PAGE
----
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"Autopilot" Behaviour - Why Is It So Common?

Fatigue - How Does It Impact My Brain?

Have you ever gone into your driveway and thought “what road did I take to get here?” Most of us have at some point. Driving is one of the riskiest things we do, yet we seem destined to do it in “autopilot”.

Neuroscientists have estimated that more than 95% of what we do is subconscious. But what does that mean?

Well, it means that most of what we do is “back of mind” rather than “front of mind”.

A way to think about this is to consider what we think about when we drive, walk or brush our teeth. We are not always thinking about what we are doing. We need to realise that we do many things in the same way every day without much conscious thought because we have done them plenty of times before. That makes it subconscious. We know what we are doing but it gets done in "autopilot" because we follow the routines we created for ourselves.

As the saying goes:

"We are creatures of habit."

We all know that repetition enables us to do things, lots of things, without much conscious thinking.

But you might be thinking that the reason we walk or brush out teeth in "autopilot" is because there are no safety concerns. It may surprise you to know that it has a lot more to do with how comfortable we feel about the activity. So, let’s return to the opening example. If you are able to drive while thinking about something else, which mind do you think was doing the driving?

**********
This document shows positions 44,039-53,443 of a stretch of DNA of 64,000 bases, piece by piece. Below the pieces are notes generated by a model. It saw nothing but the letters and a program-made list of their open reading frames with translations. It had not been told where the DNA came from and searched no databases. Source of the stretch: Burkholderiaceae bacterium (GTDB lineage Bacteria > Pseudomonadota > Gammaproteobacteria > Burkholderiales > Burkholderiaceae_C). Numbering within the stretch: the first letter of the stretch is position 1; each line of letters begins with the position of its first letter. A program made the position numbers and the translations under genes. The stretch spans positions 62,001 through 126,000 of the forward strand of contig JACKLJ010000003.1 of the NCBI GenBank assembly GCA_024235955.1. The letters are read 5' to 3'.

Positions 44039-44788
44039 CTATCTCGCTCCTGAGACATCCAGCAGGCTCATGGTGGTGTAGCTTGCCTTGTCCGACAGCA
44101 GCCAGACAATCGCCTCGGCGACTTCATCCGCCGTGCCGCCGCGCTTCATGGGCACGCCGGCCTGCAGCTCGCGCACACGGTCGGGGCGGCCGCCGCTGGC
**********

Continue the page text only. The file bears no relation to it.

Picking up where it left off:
That’s right, the subconscious.

So what we are saying? We are in control of a 1000 kgs of metal and plastic travelling at 100 km/hour. A couple of meters away on the other side of a lick of paint, there is someone else doing exactly the same thing. And we hand control over to our "autopilot" to get us home safely?

Lucky our "autopilot" is so competent.

Consider the following: Did you consciously decide to hand control over to your "autopilot"?

Of course not, it happens automatically. If you are like most people, you knew you were driving but the "autopilot" engaged without your knowledge, awareness or permission. That happens when you feel so comfortable that your conscious mind can think about other things rather than what you are doing at the time.

Why do we continue to go on "autopilot" when we drive (or do other things)?

Well, when you drive in "autopilot", what’s the most common safety consequence that results?

That's right, nothing, which reinforces its engagement next time.

And if it can happen to you, can it also be happening to people at work?

Next Time: The science of habit formation.


This blog is an excerpt from Third Generation Safety: The Missing Piece by Cristian Sylvestre.

Cristian takes what neuroscience is revealing about how the brain functions, explaining how human performance could impact personal safety and what individuals and organisations can do about it. TO BE RELEASED SOON

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